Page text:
Founded in 1981, the nonprofit Wildlife Rescue, Inc. of New Mexico (WRINM) rescues and rehabilitates injured wildlife found across the state. The all-volunteer organization operates a clinic at the Rio Grande Nature Center State Park, where they help animals recover in a safe setting.
WRINM averages 2,000 intakes of injured wild animals each year. Guided by core values of compassion, conservation, and education, the team works hard to restore the animals’ health so they can be safely released back into their native habitat.
Wildlife rescue is challenging work. Facilities and teams need to be prepared to handle everything from a kangaroo rat to an eagle or a javelina.
WRINM also provides educational opportunities for schools and other organizations. Students learn about conservation practices, hazards faced by wildlife, the food web, and much more.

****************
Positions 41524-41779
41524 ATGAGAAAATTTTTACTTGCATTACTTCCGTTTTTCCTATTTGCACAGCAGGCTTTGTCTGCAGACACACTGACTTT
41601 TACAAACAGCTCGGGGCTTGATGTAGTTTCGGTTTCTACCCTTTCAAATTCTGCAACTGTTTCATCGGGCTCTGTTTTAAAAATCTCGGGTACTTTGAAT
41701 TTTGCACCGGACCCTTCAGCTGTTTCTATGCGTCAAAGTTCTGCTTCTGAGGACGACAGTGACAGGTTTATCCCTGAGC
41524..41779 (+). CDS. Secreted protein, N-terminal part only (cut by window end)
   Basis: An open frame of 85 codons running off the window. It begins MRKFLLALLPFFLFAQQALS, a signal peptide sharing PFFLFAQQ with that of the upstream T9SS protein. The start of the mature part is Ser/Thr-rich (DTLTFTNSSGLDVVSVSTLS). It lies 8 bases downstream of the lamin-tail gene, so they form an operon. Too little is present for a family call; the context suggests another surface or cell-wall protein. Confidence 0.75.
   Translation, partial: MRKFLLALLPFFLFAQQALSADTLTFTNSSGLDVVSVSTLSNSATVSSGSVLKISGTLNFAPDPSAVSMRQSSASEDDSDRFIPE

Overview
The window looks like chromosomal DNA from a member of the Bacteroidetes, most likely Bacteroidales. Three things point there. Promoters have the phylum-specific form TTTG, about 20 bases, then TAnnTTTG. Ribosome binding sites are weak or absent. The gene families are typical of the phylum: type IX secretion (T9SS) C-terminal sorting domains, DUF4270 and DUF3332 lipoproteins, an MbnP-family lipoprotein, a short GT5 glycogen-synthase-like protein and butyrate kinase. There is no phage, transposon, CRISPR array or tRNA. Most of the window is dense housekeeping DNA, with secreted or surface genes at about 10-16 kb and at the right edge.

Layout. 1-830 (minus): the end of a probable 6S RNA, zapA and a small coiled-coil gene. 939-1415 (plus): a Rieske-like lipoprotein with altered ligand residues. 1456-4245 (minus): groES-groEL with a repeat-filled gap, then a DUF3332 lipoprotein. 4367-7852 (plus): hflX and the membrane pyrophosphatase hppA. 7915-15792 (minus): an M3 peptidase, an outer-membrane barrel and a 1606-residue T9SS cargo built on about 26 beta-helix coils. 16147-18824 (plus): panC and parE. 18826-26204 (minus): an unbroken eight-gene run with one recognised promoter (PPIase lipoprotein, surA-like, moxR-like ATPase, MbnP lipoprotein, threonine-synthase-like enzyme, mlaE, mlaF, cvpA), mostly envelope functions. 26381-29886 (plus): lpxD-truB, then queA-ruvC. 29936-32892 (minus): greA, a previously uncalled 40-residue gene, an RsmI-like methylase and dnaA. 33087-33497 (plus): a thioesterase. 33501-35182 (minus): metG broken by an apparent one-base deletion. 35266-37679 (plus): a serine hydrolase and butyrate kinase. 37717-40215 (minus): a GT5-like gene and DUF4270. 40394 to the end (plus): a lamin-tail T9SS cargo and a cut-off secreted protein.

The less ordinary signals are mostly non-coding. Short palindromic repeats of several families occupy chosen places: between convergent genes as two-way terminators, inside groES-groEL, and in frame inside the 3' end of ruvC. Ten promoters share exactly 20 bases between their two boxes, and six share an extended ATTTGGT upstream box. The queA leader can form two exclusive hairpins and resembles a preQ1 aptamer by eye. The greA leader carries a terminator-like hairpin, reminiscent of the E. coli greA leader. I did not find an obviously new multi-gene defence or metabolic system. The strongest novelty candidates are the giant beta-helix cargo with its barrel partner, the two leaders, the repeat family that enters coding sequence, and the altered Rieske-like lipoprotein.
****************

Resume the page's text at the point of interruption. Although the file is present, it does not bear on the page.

Pattern Energy recently made a donation to WIRNM. Permitting and Policy Strategy Director Adam Cernea Clark admires the contribution WRINM is making to the state’s ecological health. “Wildlife Rescue of New Mexico is a nonprofit doing important work rescuing wild animals in New Mexico,” he says. “We were happy to support their mission.”
For anyone interested in the work of WRINM and/or interested in volunteering with them, their website offers ways to help including donations, volunteering, and spreading the word about their programs.